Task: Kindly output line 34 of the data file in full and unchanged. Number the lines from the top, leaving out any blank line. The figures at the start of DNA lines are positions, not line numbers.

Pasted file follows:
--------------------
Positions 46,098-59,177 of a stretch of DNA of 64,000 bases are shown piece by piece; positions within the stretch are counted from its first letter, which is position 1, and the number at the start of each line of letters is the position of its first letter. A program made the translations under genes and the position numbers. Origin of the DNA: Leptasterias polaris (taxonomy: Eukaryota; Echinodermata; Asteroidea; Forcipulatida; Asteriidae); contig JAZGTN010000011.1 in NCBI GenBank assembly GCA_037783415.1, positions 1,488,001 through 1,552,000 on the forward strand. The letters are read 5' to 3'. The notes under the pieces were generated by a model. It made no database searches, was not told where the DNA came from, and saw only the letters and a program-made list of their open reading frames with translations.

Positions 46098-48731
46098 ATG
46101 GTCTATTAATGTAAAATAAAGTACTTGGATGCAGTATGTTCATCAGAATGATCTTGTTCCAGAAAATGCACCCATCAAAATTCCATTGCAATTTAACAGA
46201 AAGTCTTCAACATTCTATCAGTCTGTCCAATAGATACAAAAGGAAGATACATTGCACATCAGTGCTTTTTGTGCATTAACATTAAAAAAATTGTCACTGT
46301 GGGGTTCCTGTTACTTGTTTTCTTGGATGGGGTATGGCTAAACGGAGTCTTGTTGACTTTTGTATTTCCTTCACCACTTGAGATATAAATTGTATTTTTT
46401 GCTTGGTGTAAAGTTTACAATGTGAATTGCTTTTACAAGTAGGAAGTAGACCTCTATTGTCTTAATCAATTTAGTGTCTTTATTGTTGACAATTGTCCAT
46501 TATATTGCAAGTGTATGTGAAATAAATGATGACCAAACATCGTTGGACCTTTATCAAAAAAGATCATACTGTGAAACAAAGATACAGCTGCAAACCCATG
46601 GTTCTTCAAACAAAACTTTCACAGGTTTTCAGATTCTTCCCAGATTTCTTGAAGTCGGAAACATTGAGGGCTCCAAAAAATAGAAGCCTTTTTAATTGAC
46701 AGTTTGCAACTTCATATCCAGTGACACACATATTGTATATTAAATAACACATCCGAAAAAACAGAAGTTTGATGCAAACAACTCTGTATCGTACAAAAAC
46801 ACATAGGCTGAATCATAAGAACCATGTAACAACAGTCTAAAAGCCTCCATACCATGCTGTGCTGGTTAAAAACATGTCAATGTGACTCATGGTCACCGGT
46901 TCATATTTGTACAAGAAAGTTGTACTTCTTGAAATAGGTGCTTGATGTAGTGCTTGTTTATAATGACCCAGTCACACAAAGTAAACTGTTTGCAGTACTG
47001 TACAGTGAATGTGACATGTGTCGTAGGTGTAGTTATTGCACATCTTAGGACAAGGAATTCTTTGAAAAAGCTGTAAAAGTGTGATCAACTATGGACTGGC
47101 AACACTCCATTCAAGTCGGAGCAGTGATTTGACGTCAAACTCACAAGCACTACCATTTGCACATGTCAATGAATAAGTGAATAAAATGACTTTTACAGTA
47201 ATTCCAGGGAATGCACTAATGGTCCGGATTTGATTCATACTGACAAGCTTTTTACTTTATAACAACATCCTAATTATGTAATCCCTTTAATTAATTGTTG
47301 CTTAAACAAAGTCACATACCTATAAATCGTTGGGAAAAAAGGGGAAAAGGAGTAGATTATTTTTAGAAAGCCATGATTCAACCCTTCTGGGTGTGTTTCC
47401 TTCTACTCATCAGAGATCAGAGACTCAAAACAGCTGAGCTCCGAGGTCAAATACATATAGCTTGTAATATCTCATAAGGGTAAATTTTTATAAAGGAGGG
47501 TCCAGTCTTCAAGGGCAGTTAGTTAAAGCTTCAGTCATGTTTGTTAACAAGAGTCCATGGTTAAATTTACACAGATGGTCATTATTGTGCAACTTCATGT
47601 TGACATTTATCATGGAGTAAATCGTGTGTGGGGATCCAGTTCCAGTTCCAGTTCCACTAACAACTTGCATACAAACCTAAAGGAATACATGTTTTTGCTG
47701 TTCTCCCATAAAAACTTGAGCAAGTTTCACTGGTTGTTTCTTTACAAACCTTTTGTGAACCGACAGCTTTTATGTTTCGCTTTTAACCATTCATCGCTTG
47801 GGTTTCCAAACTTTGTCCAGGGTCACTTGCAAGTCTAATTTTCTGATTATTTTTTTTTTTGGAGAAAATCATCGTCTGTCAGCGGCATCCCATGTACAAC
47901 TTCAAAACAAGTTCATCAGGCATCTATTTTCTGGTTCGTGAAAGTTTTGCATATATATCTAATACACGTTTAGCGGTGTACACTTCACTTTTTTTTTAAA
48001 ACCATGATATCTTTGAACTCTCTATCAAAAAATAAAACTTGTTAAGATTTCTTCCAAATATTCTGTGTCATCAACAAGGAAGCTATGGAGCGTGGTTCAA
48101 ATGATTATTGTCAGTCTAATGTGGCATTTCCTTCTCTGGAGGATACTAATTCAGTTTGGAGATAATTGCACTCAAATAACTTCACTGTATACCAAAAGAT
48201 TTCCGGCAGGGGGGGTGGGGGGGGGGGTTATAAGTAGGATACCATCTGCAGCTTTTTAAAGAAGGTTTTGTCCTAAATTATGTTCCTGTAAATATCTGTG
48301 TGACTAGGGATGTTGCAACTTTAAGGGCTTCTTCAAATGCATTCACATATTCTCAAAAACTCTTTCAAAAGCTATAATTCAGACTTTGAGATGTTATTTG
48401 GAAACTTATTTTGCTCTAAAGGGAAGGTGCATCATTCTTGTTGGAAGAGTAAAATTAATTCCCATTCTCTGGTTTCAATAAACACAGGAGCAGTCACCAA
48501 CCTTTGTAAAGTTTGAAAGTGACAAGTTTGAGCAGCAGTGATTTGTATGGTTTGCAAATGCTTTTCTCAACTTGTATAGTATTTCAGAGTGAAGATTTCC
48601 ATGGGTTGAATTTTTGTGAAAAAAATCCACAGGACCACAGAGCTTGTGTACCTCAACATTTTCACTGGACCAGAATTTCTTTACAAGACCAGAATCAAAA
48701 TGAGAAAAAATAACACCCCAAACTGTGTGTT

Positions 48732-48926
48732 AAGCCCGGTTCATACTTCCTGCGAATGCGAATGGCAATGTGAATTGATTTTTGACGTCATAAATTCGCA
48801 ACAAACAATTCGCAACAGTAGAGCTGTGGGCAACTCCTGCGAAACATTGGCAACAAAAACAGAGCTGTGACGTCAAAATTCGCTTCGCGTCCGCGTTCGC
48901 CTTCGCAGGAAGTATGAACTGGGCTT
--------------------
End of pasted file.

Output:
48901 CTTCGCAGGAAGTATGAACTGGGCTT